When things get tough, many people turn to an encouraging quote for inspiration. Some of these pithy expressions have become popular parts of the public dictionary. Others include:
“I have not failed. I’ve just found 10,000 ways that won’t work.” —Thomas Edison
“No one can make you feel inferior without your consent.” —Eleanor Roosevelt
“If you can’t fly then run, if you can’t run then walk, if you can’t walk then crawl, but whatever you do you have to keep moving forward.” —Rev. Martin Luther King, Jr.
But of all the things that people — famous, influential, and so on — have to say, what makes a phrase change so powerful that it has been repeated over and over again?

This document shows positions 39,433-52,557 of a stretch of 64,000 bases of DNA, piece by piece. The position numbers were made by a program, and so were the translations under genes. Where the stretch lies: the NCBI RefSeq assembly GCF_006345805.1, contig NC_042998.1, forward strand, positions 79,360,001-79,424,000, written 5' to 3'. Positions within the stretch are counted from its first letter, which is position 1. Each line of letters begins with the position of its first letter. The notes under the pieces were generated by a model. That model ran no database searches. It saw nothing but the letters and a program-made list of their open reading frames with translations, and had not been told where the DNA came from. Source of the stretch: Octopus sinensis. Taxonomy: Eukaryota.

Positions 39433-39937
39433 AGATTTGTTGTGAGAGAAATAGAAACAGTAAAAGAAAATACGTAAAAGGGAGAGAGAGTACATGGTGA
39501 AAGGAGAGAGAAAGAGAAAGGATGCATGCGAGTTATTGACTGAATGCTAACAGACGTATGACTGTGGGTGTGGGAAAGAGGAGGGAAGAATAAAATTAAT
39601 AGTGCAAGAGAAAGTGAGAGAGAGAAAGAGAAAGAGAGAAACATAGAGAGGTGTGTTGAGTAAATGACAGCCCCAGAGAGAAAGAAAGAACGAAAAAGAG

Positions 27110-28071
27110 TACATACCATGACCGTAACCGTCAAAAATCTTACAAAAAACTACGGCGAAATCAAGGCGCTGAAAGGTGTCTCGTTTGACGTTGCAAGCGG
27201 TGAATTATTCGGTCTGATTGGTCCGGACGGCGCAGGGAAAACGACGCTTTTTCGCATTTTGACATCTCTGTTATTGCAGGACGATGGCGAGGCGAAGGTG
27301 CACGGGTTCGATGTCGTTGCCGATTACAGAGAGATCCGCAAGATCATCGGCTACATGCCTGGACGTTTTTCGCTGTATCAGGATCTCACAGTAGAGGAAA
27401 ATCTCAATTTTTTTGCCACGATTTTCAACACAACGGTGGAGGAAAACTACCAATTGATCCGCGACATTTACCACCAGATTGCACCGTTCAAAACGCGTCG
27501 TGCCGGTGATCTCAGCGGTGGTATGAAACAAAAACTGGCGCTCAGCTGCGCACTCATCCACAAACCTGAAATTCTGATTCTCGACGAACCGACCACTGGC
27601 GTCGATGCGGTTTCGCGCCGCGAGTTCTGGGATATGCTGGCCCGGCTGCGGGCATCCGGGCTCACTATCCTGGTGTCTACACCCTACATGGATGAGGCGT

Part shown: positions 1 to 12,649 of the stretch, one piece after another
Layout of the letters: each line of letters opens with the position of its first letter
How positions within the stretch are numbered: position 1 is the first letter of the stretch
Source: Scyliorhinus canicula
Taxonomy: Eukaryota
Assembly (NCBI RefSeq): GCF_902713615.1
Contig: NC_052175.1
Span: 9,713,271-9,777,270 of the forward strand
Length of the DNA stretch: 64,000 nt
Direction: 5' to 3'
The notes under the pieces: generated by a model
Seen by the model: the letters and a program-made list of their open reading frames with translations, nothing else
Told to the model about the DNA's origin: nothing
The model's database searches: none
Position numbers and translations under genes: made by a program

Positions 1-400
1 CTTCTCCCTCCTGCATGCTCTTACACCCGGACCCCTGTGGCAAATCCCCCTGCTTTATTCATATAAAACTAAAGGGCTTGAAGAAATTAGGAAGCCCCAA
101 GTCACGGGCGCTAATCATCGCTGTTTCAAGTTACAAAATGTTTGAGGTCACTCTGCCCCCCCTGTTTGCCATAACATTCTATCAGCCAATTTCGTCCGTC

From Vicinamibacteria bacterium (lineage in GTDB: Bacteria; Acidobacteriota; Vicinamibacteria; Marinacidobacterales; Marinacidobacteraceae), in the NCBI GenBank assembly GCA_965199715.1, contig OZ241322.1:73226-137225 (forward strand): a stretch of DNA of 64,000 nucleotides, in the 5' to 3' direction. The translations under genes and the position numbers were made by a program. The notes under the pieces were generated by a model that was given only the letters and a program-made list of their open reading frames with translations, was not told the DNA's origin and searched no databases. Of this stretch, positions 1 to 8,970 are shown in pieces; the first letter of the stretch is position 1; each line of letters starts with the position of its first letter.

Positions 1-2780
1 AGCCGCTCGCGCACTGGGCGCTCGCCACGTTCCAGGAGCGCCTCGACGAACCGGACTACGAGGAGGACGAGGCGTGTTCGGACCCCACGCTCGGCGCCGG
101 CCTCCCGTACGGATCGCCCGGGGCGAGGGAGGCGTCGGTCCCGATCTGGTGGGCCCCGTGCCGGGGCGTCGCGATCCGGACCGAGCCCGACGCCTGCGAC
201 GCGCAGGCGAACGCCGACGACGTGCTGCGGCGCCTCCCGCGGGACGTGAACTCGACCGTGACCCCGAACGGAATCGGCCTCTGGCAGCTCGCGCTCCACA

Depending on who you are asking, the appeal seems to lie in the realm of good wording, motivating psychology, and a degree of your own choice. Obviously, people who often feel inspired by inspiring quotes will find themselves more vocal than those who do not find simple phrases and words to be meaningful, says psychologist and inspector Jonathan Fader, Ph.D., founder of Union Square Practice. in New York City.
Fader says there is a self-selection process that reduces the number of people who are attracted to encouraging speeches. Besides, the message someone believes you can achieve what you want to achieve can be a powerful incentive to try harder, he says. If your teacher, coach, or mentor believes you can do something, chances are you will do it.